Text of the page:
Maddow walks through the shocking degree to which the Obama administration went to protect evidence against Russia
MSNBC anchor Rachel Maddow

The host of MSNBC's "The Rachel Maddow Show" on Wednesday recounted the extraordinary actions by Barack Obama's administration to preserve evidence of Russian interference in the 2016 election.

Maddow reminded how the Obama administration ejected 35 suspected Russian intelligence operatives, seized two Russian "big, luxury compounds" and announced new sanctions.

Obama also ordered U.S. intelligence agencies to produce a report on what actions Russia took to interfere in the 2016 election.

Maddow noted how U.S. intelligence agencies sought to "preserve the intelligence" about Russian meddling -- and contacts with Trump associates -- by spreading the information widely through government.

She noted America's allies also did the same.

"So there was this scramble -- as the Obama administration was wrapping up and getting ready to leave and as the Trump inauguration was nearing -- there was this scramble to make sure the intelligence collected on the Russian attack and specifically on contacts between the Trump campaign and the Russians during the attack, that intelligence, they scrambled to make sure it could not be disappeared," Maddow reported.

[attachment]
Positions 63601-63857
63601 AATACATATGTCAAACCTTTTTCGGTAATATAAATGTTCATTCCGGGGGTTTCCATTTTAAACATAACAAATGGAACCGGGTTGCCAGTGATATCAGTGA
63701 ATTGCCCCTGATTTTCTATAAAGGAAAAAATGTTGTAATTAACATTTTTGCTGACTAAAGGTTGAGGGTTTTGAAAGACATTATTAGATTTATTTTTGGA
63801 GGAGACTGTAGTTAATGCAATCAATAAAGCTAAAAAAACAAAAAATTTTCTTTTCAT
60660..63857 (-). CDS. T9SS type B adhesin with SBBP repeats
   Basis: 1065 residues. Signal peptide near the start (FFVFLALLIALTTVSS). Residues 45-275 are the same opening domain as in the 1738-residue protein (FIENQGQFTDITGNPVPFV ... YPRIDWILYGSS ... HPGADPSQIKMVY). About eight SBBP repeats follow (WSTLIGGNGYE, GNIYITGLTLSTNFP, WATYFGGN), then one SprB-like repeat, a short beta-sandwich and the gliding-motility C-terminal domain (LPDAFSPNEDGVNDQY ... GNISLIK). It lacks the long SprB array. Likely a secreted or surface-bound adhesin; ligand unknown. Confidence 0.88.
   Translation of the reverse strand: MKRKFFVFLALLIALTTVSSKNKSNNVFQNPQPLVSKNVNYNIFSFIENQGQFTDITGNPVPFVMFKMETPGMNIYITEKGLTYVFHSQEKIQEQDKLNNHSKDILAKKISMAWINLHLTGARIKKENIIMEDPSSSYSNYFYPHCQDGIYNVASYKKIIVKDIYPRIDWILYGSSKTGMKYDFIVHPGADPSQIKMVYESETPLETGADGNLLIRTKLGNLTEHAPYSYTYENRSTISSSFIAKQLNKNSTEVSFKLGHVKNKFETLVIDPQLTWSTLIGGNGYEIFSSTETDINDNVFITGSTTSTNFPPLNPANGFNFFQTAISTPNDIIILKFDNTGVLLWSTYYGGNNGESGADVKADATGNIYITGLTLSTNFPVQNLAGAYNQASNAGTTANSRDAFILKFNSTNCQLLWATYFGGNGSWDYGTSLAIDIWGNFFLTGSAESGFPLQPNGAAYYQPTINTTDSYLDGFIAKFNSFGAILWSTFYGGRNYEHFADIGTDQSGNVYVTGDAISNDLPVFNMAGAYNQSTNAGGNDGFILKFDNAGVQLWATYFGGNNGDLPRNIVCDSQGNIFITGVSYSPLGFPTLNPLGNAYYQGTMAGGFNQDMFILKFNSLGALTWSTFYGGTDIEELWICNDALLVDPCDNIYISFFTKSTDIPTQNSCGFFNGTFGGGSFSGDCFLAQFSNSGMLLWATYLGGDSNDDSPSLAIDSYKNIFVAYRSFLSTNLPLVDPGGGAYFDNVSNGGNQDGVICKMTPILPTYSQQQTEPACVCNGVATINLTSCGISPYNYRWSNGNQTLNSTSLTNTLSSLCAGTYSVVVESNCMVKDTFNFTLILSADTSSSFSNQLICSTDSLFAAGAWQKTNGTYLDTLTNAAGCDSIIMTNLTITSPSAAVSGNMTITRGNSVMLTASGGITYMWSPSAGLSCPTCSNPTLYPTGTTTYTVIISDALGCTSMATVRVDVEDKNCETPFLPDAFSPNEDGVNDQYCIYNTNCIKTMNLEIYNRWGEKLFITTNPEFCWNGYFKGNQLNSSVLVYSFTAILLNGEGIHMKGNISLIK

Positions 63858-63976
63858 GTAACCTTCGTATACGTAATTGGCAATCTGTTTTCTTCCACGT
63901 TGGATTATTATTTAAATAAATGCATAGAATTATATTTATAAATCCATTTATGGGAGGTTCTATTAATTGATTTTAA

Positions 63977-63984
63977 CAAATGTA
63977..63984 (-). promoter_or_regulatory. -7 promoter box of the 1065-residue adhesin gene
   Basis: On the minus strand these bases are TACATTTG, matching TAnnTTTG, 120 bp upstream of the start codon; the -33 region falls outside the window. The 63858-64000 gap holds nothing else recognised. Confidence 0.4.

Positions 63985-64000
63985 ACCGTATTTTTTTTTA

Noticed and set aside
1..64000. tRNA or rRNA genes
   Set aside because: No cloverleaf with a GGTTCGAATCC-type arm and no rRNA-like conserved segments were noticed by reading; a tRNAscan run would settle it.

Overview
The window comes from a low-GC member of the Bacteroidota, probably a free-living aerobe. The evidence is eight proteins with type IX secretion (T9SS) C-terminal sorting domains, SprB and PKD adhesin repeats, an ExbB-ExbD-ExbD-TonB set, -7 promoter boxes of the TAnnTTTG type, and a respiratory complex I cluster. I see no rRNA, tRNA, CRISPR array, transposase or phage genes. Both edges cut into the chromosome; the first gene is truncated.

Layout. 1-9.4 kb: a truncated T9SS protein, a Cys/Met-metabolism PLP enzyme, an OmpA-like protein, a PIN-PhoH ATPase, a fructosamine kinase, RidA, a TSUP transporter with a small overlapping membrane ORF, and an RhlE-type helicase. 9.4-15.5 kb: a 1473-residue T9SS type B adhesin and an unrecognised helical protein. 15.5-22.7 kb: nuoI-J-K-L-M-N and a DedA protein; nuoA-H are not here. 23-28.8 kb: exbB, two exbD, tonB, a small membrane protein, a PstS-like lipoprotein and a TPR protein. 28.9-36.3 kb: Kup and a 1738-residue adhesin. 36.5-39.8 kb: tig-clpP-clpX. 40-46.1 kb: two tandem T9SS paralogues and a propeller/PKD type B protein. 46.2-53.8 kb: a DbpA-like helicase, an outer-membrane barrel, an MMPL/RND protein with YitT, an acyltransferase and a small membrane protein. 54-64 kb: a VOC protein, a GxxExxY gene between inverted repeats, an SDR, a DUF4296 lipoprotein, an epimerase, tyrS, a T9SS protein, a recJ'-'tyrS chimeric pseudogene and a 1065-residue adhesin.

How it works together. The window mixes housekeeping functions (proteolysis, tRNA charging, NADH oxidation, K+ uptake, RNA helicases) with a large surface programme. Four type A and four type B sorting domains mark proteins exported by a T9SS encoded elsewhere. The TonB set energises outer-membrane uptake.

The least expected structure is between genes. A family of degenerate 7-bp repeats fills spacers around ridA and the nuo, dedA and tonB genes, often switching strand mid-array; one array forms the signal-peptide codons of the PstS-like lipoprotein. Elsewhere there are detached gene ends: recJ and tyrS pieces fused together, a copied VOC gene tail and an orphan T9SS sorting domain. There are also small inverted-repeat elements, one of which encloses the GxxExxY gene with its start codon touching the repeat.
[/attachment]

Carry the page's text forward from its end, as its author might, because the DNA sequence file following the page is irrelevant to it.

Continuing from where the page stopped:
"They scrambled to make sure it was basically memorialized and cataloged and recorded in such a way that it would leave traces, that people would see it and those efforts to preserve that intelligence carried on up until the final hours of the Obama administration," she continued.

"So in the final days of the Obama administration there is this rush to preserve intelligence in case the incoming folks try to cover it up or destroy it," Maddow explained. "There is a rush to leave tracks of the intel itself and the deep and unprecedented concern caused by that intelligence within the very top levels of the administration."

Maddow noted the efforts to protect the data would now be tested, if CNN and The Washington Post are correct that special counsel Robert Mueller is wrapping up his investigation by next week.

The host noted the outstanding questions about the efforts taken to protect the intelligence and investigations.

"But if this thing is ending, how will we know the circumstances under which it is being ended? Who is allowed to say what and under what circumstances about how this thing is wrapping up, if it's wrapping up?" she wondered.

"If what's happening now is what they worried from the very beginning that this is how it would all ultimately end, then were the doomsday plans those officials put in place up to this challenge?" she asked. "Did they do enough?